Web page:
Now that you have the scientific facts, it’s time to get training. See below for the training checklist.
Dial in your nutrition
What you put in your body is just as important as what you do with it during the preseason. Proper nutrition and the right balance of macronutrients will make all the difference in your ability to perform optimally on the playing field.
This might be a phase where you are attempting to add muscle or lose body fat but no matter what your individual goal is, it’s time to remove excess snacking and junk food, dial in your nutrition and ensure you’re getting a balance of high-quality, nutrient-dense macronutrients (those are your fats, carbs and proteins) so that your body gets only the best fuel for maximum functionality. Use the checklist below to check in—and adjust—your preseason eating.
The Athlete’s Preseason Checklist:
- Before anything, make sure you’re healthy enough for physical activity
- Some schools require a medical physical, do you need one?
- If you haven’t already, check with your coach about your preseason program and when you should start
- To recover from training, be sure to get plenty of sleep. Athletic teens need 9-10 hours and young adults 7 to 9, but more is always better.
Equipment and gear:
- Examine all of your gear and equipment for damage
- Try everything on to ensure it still fits
- Make sure you have a water bottle, sport-specific sunscreen, mouth guard, rain gear and warm-up gear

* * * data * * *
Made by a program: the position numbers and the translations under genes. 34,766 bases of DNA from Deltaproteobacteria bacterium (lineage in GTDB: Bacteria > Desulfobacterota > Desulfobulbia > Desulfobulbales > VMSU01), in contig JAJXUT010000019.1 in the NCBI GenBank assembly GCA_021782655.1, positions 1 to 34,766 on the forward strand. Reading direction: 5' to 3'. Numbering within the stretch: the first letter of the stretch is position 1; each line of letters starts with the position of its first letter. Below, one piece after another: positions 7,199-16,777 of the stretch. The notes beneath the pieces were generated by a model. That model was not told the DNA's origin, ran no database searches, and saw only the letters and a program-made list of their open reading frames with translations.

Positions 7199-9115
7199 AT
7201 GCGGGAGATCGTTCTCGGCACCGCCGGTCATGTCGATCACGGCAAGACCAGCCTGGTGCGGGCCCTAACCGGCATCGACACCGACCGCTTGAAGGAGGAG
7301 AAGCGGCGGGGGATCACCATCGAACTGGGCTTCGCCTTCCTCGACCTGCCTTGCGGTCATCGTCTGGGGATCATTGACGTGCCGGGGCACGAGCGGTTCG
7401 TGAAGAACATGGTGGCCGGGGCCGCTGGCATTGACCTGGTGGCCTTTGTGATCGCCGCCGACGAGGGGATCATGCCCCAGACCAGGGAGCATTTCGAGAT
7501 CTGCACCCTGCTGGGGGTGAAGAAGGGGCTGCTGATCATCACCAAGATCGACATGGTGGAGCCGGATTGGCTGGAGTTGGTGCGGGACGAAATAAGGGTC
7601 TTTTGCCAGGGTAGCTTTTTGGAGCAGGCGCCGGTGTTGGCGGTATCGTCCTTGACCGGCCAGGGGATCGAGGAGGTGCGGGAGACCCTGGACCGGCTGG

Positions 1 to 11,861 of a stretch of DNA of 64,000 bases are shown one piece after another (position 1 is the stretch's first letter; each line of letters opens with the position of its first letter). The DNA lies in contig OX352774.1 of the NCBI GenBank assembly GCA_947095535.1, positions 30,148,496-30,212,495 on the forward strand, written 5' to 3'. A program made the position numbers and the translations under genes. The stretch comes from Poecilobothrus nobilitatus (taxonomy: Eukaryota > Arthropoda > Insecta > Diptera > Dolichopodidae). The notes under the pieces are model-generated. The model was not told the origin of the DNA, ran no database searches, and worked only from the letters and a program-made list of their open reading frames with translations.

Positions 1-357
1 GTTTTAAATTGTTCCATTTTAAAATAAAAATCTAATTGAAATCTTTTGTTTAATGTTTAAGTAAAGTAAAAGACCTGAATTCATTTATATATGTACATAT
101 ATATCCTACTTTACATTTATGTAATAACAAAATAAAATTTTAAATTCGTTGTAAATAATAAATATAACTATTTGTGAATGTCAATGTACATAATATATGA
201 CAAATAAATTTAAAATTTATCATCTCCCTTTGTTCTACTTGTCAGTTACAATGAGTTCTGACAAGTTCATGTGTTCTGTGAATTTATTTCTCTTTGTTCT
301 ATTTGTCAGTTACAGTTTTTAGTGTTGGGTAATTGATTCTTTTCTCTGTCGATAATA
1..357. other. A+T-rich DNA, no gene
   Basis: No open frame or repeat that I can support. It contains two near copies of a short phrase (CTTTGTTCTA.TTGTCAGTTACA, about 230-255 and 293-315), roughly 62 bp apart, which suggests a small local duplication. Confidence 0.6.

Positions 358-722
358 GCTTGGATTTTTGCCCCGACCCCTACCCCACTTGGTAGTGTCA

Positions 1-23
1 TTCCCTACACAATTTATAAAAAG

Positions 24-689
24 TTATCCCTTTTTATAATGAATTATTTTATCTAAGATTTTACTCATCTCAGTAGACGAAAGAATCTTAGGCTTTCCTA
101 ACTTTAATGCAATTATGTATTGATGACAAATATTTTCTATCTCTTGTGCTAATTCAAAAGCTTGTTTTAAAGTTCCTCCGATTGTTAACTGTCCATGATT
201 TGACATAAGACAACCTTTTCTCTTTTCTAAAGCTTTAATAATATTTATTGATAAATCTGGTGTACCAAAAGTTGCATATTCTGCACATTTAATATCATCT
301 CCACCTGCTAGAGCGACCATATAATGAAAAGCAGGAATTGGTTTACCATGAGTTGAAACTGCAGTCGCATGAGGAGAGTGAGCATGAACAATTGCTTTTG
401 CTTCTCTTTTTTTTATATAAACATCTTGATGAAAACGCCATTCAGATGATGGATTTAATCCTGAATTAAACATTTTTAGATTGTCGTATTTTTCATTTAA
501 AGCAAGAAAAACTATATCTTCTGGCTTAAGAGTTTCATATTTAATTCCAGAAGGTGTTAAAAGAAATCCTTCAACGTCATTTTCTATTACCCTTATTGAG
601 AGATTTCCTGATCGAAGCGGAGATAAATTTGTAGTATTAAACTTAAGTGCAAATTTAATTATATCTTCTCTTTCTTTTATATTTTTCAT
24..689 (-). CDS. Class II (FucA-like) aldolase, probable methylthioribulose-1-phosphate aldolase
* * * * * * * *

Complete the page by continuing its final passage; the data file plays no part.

- Wash and dry everything well in advance
- Figure out how much you should be eating and what macronutrients based on your body, goals and activity level. A few ways to do this are with My Fitness Pal or a macro calculator for athletes like this one.
- Remove the majority of junk food and “cheat meals” from your diet for the preseason
- Make sure you’re getting enough food!
- Aim to eat within thirty minutes of each training session
- On light activity days, eat a little lighter and on training days be sure to get high-calorie but nutrient dense snacks.
- Stay well hydrated, especially in warm weather. Use this guide.
- Remove processed foods and simple carbs and choose complex carbs instead like brown rice and pasta, quinoa, oatmeal and sweet potatoes.
- Make sure you’re getting enough protein. Aim for ¼ of your plate to be clean lean protein, ½ complex carbs and the rest (or more!) a rainbow of fresh vegetables
- Supplement with SIXSTAR’s Whey Protein Plus to take your performance to the next level
VO2 max improvements much lower in injured athletes indicating that those who adhered to pre-season training and saw the greatest V02 improvements were less likely to get injured, underscoring the importance of a successful pre-season preparation.
Collectively, the results emphasized the importance of systematic and scientific training methods to improve the fitness levels of young football players in the preseason training period. Moreover, training to improve coordination in young football players is effective at younger ages.
Football study on a number of variables that were improved during preseason